Portraits with black backgrounds can be shot indoors, outdoors, or in a studio – it’s all up to you! And like we said above, you don’t really need a black backdrop to create images that have one. If you are shooting portraits outdoors, we suggest that you look for spots that have bright light and shade in order to create the right contrast. In an ideal setting, which may not be the easiest to find in situations where you have limited control over lighting, place your subject in the light and use the shaded area as the background. You could use the same technique when you are shooting portraits indoors but with natural lighting. But remember that it’s essential that the light illuminates your subject without illuminating anything else around it. This is how your background will appear black even when it isn’t.
You must remember to adjust your camera settings when you are trying to create a black background in your portraits or any other type of photograph using artificial light. Look through the viewfinder and check where your backdrop appears the darkest while your subject stays illuminated. You can try to get the shot in camera, but if the black backdrop comes out looking a little lighter than you expected, you can always make changes during the post-production stage.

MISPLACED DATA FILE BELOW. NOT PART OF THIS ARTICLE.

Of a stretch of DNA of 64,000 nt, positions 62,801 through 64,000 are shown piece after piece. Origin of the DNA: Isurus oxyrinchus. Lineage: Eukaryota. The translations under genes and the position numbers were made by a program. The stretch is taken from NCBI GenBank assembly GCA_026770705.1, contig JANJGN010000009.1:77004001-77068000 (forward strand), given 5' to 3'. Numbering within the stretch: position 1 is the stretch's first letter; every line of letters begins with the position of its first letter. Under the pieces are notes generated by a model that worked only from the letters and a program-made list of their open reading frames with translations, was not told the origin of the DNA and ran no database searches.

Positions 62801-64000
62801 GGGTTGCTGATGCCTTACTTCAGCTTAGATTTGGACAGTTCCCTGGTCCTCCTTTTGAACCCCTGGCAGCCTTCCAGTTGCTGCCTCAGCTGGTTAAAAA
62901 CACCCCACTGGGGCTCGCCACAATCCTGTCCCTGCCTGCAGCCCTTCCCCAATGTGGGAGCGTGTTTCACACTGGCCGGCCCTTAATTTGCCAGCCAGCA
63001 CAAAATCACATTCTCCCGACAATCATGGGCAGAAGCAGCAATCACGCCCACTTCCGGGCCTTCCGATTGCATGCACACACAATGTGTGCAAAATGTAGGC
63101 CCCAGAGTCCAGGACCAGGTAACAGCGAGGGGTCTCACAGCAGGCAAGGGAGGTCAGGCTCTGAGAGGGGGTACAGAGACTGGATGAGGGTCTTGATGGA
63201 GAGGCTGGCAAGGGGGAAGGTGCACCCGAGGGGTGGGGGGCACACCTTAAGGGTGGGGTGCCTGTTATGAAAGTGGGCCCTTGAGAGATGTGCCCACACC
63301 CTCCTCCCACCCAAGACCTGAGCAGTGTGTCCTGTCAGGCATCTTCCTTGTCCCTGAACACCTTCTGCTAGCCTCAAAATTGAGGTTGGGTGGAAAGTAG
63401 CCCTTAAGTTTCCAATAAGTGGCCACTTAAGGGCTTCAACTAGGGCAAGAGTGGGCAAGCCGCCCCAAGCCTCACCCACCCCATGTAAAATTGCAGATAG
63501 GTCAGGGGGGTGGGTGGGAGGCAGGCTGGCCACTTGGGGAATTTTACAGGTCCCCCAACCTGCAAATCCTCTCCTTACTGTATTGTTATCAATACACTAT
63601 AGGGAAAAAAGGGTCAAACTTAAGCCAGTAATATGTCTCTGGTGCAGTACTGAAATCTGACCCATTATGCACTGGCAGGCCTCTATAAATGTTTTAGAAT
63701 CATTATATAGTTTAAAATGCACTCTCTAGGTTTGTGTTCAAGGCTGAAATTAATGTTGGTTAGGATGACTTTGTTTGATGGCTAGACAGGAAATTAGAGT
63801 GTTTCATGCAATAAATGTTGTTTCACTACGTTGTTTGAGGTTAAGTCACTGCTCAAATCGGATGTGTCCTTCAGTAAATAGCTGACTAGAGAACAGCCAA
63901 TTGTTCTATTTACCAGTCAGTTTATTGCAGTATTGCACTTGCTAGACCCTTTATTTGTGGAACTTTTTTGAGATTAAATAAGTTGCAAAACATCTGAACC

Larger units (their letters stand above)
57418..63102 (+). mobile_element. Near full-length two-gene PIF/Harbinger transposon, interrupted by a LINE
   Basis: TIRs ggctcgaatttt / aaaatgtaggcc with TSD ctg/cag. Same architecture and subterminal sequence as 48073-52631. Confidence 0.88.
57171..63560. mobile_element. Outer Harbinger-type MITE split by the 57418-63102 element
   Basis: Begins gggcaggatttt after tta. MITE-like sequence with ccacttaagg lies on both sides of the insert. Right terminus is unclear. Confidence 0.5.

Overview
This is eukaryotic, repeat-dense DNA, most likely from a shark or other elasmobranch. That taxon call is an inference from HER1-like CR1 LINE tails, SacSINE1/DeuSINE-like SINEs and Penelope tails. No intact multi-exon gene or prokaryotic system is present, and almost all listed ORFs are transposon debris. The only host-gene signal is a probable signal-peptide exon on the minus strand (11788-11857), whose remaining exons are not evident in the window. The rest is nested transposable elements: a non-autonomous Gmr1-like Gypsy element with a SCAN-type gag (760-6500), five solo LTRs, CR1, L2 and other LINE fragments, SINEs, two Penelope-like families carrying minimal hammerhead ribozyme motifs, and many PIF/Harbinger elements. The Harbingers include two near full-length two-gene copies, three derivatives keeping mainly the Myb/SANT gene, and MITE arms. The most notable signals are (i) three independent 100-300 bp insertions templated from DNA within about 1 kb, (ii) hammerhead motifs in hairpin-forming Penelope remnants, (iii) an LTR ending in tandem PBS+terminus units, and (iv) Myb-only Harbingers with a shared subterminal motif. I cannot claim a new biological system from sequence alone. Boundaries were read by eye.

Creating a black background for still life photography is not very different than the process we have shared for creating one for portraits. Using a low ISO, a fast shutter speed, and a narrow aperture, photograph your subject using the same background and lighting setup you would use for shooting portraits. Whether you are photographing products or fruit or flowers, shooting them against a dark black background could really help make them shine, so this is a technique you might want to invest some time and effort in. Also, needless to say, whether you are shooting portraits or still life, you could always make use of an actual black sheet or backdrop. So if you often find yourself in situations where you need to create a black background in your images, you could also consider investing in one that suits your needs.